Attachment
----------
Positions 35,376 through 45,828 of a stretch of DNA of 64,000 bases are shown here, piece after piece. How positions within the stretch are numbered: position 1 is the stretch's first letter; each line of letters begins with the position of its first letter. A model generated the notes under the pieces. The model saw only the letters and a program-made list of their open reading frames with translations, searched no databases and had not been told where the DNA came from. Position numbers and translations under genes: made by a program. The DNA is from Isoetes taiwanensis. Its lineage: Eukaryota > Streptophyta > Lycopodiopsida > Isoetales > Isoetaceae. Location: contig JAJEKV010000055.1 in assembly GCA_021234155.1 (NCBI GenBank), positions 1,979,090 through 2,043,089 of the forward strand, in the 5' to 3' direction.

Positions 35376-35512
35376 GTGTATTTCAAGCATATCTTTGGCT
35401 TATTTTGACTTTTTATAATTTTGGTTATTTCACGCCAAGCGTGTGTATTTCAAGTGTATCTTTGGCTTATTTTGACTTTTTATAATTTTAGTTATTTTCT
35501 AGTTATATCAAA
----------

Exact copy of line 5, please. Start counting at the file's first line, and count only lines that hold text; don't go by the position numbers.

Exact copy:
35501 AGTTATATCAAA